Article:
9. This is a great article. Direct influence or not, Sarah Palin has brought a whole new low in dialect and rudeness and to the political table. That was apparent from her first words at the RNC. Palin aside, it seems like once upon a time people could have disagreements, debates, even arguements, without reaching the level of hate and violence that has been seen recently. A hate shooting like this past Saturday should have NEVER happened in this country.

  10. The shooting was definitely sad and unfortunately the news coverage overshadowed a very important story that broke in the NY Times that morning about the Arizona Attorney General declaring a Mexican American Studies class illegal.

    I know we’re focused on the violence and Sarah Palin but let’s not ignore that Tom Horne, AZ State Attorney General, is bullying Mexican High School kids in Tucson. Read the article. Act up, Post to FB and send the message that we’re not leaving our brothers to be picked off by racist vultures like a carcass in the dessert!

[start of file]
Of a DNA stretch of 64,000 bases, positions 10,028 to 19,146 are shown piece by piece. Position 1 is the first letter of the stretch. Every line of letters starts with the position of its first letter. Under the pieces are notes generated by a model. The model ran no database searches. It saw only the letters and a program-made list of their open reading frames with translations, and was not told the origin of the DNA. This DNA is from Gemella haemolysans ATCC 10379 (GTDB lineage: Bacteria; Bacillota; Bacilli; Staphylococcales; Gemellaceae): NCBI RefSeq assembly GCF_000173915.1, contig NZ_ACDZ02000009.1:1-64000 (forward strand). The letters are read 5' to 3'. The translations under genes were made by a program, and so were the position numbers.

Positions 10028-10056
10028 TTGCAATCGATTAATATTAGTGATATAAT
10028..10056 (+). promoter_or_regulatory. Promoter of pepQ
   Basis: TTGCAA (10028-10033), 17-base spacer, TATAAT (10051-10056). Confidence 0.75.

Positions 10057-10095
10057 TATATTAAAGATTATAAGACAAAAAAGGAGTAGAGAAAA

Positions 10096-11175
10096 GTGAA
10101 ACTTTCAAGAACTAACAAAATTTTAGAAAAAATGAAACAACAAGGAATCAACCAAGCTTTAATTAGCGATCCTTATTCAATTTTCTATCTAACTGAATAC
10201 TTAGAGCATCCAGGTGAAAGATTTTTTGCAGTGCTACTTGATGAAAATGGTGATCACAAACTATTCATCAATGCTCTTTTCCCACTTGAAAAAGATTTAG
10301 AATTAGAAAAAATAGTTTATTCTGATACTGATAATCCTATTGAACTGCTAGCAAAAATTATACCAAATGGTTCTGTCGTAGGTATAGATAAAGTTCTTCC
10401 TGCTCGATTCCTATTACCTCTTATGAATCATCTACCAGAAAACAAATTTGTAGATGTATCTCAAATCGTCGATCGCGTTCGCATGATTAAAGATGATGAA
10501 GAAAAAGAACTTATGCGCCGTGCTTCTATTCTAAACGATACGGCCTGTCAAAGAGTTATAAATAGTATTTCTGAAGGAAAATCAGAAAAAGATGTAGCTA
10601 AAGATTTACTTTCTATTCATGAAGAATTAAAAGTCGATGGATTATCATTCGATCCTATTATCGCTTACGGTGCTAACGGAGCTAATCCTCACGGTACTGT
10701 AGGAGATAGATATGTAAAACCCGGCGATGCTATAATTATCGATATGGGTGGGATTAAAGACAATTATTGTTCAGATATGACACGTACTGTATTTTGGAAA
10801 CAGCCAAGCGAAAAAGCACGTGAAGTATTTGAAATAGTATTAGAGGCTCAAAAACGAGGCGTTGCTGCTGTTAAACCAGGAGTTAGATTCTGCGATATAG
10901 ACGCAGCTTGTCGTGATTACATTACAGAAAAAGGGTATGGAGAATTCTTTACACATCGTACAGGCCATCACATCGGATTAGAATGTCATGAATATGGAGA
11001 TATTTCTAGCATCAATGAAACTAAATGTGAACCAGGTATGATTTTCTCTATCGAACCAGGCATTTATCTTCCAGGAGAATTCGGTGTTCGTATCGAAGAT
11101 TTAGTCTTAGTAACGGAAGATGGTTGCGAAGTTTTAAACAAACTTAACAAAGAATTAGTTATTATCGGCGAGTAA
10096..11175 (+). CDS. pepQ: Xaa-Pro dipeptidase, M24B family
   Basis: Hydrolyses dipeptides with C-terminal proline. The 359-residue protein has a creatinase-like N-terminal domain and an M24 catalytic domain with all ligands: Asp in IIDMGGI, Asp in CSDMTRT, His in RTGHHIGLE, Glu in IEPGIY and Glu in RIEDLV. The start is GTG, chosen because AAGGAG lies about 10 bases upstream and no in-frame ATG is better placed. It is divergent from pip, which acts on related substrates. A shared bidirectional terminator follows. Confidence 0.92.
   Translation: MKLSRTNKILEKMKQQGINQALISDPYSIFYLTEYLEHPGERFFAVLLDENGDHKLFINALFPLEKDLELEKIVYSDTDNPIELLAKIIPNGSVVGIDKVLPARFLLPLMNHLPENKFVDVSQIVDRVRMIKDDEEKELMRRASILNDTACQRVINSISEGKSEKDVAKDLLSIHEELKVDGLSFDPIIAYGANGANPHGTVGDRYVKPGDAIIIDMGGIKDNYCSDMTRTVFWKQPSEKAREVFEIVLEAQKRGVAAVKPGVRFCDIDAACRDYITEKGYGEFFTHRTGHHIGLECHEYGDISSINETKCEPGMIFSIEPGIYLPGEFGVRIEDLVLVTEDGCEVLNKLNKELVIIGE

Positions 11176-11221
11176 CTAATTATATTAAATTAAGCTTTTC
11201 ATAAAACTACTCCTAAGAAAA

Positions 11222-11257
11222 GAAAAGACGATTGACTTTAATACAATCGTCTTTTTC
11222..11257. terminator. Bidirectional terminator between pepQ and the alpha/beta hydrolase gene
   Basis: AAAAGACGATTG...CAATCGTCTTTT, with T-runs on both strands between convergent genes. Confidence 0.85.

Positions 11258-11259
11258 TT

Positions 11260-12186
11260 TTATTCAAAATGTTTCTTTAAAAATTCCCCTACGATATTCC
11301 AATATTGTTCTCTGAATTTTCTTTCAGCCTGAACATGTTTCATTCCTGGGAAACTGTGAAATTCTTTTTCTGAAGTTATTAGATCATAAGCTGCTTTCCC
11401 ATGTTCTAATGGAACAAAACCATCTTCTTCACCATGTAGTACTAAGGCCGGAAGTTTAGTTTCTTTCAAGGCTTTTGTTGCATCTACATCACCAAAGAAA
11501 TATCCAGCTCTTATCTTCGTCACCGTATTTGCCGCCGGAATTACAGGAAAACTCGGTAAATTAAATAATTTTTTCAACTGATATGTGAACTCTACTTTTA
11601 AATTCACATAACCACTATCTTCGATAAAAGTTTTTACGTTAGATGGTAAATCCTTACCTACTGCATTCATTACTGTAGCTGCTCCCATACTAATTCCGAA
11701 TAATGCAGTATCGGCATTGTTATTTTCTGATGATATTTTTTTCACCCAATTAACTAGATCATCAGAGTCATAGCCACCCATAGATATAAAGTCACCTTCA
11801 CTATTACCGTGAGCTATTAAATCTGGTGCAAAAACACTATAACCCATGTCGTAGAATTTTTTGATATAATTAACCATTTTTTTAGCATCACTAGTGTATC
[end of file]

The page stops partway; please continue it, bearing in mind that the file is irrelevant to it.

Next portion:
Con Ganas!


  1. […] In the case of the Arizona shooting, Jared Loughner interpreted it to mean that he could use a Glock 19 that carries up to 33 rounds at one time, ensuring a high accuracy rate. No doubt, Loughner hit his targets, but did he really make his boogeyman disappear? Has he solved any problems by hurting other people, or has he just added to a state of madness? […]